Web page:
The big changes to public service loan forgiveness, explained


For now, the Education Department offers reassuring words about its ability to fix many things itself in the next “several” months.

It’s a cold comfort, though, if you’ve been making payments for 14 years as a teacher and think you should have made it four years ago. After all, getting hundreds of dollars out of your monthly budget is a huge life change – and could finally mean being able to save for your own children’s education.

If you haven’t heard from the department in February, or haven’t seen any updates on statements and records that FedLoan, the entity that serves people already registered with the PSLF, call or send a message to FedLoan for advice. If that doesn’t provide any information, send a note to the ministry’s ombudsman’s office and request a review. And if that doesn’t work, contact your senators or congressmen’s constituency representatives and ask them to intervene on your behalf.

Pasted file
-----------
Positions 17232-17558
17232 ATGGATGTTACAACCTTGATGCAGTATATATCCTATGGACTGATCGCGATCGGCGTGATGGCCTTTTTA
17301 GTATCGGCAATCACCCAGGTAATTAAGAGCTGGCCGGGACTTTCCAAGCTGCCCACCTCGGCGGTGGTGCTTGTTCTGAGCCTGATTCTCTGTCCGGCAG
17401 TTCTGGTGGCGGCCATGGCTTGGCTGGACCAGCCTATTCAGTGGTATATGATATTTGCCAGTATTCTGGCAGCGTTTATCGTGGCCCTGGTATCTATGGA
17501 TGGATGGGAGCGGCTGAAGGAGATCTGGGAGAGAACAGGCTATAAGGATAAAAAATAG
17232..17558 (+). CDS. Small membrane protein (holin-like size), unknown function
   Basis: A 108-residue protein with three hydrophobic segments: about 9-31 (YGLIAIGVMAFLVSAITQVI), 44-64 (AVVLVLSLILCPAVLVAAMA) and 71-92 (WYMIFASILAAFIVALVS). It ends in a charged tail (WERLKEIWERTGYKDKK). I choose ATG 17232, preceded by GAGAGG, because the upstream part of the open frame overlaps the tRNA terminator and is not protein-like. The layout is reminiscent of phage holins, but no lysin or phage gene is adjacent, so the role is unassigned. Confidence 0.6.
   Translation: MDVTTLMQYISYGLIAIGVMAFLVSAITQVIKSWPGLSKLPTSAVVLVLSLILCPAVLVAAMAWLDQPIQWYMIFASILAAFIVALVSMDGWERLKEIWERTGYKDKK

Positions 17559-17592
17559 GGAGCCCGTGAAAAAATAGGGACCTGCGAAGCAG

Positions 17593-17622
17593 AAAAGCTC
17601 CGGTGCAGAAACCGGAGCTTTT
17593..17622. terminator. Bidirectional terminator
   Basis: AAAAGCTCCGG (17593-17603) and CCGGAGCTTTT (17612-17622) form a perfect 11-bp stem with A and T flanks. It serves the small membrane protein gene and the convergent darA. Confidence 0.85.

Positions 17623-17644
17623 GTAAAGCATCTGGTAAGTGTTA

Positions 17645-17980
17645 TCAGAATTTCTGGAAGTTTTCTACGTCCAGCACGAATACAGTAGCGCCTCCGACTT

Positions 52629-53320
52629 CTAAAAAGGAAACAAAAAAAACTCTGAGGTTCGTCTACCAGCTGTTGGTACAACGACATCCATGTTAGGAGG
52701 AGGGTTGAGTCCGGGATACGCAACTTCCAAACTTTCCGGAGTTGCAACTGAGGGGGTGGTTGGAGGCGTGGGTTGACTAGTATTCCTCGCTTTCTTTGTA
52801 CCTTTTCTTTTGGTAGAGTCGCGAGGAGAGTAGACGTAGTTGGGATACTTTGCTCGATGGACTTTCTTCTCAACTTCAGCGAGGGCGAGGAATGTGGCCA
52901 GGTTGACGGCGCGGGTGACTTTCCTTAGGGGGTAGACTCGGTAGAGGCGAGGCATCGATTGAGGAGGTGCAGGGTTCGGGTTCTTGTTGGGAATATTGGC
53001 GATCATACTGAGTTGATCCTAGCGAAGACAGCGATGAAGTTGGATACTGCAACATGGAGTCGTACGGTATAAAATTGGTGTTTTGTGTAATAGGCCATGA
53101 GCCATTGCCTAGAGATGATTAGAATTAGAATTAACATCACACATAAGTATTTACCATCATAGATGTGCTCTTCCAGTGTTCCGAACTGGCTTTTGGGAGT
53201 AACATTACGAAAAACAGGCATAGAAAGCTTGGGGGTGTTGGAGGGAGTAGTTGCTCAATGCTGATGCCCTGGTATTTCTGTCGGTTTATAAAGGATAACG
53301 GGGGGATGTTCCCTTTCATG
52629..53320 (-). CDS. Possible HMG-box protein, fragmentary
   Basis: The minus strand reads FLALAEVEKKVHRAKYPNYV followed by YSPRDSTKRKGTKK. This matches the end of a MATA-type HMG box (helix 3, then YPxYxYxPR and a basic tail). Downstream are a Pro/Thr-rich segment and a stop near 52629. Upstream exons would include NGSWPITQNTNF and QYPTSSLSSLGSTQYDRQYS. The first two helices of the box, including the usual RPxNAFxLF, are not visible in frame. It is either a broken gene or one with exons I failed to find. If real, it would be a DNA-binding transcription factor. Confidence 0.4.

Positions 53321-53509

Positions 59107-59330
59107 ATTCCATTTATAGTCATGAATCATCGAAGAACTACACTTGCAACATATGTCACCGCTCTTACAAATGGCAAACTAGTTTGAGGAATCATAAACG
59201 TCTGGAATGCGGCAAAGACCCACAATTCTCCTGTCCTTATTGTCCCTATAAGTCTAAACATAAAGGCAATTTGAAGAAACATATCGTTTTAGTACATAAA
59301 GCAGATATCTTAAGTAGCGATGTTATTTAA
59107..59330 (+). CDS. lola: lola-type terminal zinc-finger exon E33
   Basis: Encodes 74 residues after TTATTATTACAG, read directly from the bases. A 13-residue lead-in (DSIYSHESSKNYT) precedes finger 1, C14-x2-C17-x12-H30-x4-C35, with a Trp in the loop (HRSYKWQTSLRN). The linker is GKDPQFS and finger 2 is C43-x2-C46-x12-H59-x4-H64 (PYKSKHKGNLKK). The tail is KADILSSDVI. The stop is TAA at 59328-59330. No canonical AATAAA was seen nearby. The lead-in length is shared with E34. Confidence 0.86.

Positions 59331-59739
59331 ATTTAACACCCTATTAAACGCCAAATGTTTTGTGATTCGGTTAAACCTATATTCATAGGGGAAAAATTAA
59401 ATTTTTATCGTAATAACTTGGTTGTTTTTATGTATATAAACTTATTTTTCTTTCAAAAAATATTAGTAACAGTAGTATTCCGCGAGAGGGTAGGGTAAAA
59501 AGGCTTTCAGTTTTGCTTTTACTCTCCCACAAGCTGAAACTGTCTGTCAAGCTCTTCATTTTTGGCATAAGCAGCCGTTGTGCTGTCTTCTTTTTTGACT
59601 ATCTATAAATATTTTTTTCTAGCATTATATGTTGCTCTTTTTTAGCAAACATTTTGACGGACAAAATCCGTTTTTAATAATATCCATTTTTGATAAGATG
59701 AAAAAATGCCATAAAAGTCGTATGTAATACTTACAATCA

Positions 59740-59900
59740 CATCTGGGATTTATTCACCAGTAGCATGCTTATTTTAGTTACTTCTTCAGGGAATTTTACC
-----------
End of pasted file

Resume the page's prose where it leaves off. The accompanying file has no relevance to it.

And if you’ve always had the right kind of loan but are hoping for a payment review, you should complete the standard PSLF form if you haven’t already or if you haven’t certified your job yet because you didn’t think you needed it.

You should get a refund, automatically, according to the ministry’s website, as long as you haven’t already received a full pardon (say, a year or two ago). If you have already done so, there will be no future refunds even if the current waivers mean that you have, in theory, made too many payments before your remittance.

The PSLF journey has been lonely and exasperating for so many. Many of them sympathize on Facebook in a program support group, where you can learn about the successes, failures, and tactics of others. The Reddit group on the program may offer a similar camaraderie. Both places should have frequent updates from individuals posting what they have heard from which entities about their progress or lack thereof.

The Student Loan Borrower Protection Center provides resources for borrowers and the Institute of Student Loan Advisors tries to answer questions from debtors. Many financial planners now also specialize in providing advice on student loans.

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